Arctic thyme. Illustration: Renate Feizaka. Slippurinn mixes this with vodka and pear cider to create one of its distinctive cocktails.
Arctic thyme. Illustration: Renate Feizaka. Slippurinn mixes this with vodka and pear cider to create one of its distinctive cocktails.

The unusual cocktails that make Slippurinn stand out

This remote Icelandic restaurant introduces lots of unique local flavours into its tasty mixed drinks

If you were to picture yourself having a quiet cocktail on a remote island, where might that island be? Chances are, you’d think of quite a few places closer to the equator before you picked Heimaey, the largest island in the Vestmannaeyjar chain, just off the south coast of Iceland.

Nevertheless, the remote, volcanic island’s restaurant Slippurinn has managed to mix up some incredible drinks, using the unique flora of this landmass.

 

Slippurin. Strandvegur, Heimaey island, Vestmannaeyjar archipelago, Iceland. Photography: Karl Petersson
Slippurin. Strandvegur, Heimaey island, Vestmannaeyjar archipelago, Iceland. Photography: Karl Petersson

 

Our new book, Slippurinn: Recipes and Stories from Iceland, tells the tale of this great gastronomic venture, founded by chef Gísli Matt and his family nine years ago, in a historic shipyard building of a small town. The book takes the reader right to the heart of Matt’s fascinating culinary world and island life.

Read this new title, and you’ll learn how foraged plants, unusual sea-bird eggs and strange cuts of fish all pass through Matt’s kitchen, to become world-class restaurant dishes. However, the inventiveness doesn’t end when Matt plates up. Other family members have quite a bit to offer, as he explains.

“During our second season, my sister Indíana, who ran the bar – not to mention much of the restaurant – wanted to reimagine our drink programme,” he writes. “In our first year she had created an original cocktail around rhubarb, basically a rhubarb mojito, and people on the island really felt they contributed by letting us steal rhubarb from their gardens.”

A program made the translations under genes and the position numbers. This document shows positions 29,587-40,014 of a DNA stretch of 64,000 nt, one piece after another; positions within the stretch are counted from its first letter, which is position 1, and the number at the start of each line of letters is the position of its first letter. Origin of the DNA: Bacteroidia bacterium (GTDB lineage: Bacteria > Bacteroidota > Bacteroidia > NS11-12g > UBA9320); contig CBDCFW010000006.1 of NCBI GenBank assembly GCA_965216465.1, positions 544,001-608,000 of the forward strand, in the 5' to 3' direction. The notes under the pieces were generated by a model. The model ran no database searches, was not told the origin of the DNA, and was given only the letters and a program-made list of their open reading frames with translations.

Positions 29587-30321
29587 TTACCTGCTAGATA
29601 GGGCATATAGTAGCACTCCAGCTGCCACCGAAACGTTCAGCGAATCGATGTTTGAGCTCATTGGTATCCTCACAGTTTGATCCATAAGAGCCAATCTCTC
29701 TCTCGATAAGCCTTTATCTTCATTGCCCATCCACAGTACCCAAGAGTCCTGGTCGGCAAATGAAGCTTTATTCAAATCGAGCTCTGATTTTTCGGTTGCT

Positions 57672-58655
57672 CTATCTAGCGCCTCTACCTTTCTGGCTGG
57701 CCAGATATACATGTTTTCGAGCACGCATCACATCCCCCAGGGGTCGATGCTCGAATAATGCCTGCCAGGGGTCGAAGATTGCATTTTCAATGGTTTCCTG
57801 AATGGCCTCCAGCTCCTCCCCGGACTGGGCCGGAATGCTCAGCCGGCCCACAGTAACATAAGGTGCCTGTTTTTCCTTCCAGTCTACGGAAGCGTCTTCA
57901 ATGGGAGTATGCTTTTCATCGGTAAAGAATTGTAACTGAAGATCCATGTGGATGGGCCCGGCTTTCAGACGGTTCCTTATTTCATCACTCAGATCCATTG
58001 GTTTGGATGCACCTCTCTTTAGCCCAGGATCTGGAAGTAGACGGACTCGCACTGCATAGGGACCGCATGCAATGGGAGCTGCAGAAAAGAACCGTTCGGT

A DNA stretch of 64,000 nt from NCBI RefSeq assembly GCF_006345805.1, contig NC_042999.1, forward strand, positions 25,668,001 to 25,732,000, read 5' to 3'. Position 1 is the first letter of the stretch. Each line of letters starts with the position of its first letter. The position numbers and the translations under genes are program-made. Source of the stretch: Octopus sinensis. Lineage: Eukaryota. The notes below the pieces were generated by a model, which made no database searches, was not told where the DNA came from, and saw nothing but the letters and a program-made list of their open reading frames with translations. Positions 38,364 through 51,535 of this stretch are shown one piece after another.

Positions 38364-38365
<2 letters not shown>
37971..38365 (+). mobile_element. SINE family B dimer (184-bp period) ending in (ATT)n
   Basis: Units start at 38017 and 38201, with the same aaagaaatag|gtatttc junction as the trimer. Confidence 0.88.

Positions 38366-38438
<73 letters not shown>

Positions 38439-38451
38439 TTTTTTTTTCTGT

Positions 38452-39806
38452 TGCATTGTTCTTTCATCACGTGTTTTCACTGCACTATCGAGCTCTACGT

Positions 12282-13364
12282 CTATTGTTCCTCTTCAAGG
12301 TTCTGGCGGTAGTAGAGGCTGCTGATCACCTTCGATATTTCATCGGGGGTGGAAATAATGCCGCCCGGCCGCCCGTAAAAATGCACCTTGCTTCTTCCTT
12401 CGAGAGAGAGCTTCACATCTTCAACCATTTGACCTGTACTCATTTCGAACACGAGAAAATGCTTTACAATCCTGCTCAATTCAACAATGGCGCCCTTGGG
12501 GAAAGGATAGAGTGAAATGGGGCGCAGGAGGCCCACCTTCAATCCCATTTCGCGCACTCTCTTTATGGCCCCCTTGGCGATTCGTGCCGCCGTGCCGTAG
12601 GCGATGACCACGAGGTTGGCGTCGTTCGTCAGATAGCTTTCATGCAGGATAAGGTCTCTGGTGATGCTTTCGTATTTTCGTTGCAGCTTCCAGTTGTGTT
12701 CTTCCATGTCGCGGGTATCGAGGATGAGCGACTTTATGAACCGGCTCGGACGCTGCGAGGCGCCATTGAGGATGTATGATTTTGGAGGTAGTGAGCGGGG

Gisli Matt. Photo by Gunnar Freyr Gunnarsson / Icelandic Explore
Gisli Matt. Photo by Gunnar Freyr Gunnarsson / Icelandic Explore

It was a great drink, though both Matt and his sister new that, if they wanted their remote gastronomic outpost to gain an international following, they’d need to elevate the cocktail progamme.

“She started to really think about how our cocktails should look,” he writes. “Like the restaurant, they should be simple and minimalistic, not full of wild garnishes. She sought out glassware from second-hand stores. This was the point when herbs from the island became an essential element of our drink programme. For a long time, she had been interested in harvesting wild herbs for food and medicinal purposes and attended a few seminars. She started to think about their flavour profiles, both fresh and dried and how they could add freshness, bitterness, depth and complexity to drinks, as well as provide minor health benefits. She started to think about how herbs like angelica changed throughout the year, and how that could be reflected in the cocktail.

 

Slippurinn: Recipes and Stories from Iceland
Slippurinn: Recipes and Stories from Iceland

 

“She commissioned one of our bartenders at the time, Renate Feizaka, to draw sketches of different herbs on the island for a small cocktail book that sits on every table with the menus. A cocktail usually sets up a meal at Slippurinn, so she wanted it to plant a seed that could uplift the entire experience rather than water it down.”

That principle, now fully realised, remains in place at Slippurinn to this day. “We offer infusions made from our island herbs that have been dried, such as birch leaves, lovage, pineapple weed, Arctic thyme, yarrow and angelica,” writes Matt. “We make kombuchas, from the same herbs and other foraged plants, and they might be served on their own, in a pairing or mixed into cocktails. We pickle, smoke, salt, ferment and make syrups with the wildness of the island. Rather than thinking of the bar as a separate part of the kitchen, it is now an extension of it.”

Who wouldn’t drink to that? To find out more about this impressive restaurant, order a copy of Slippurinn here.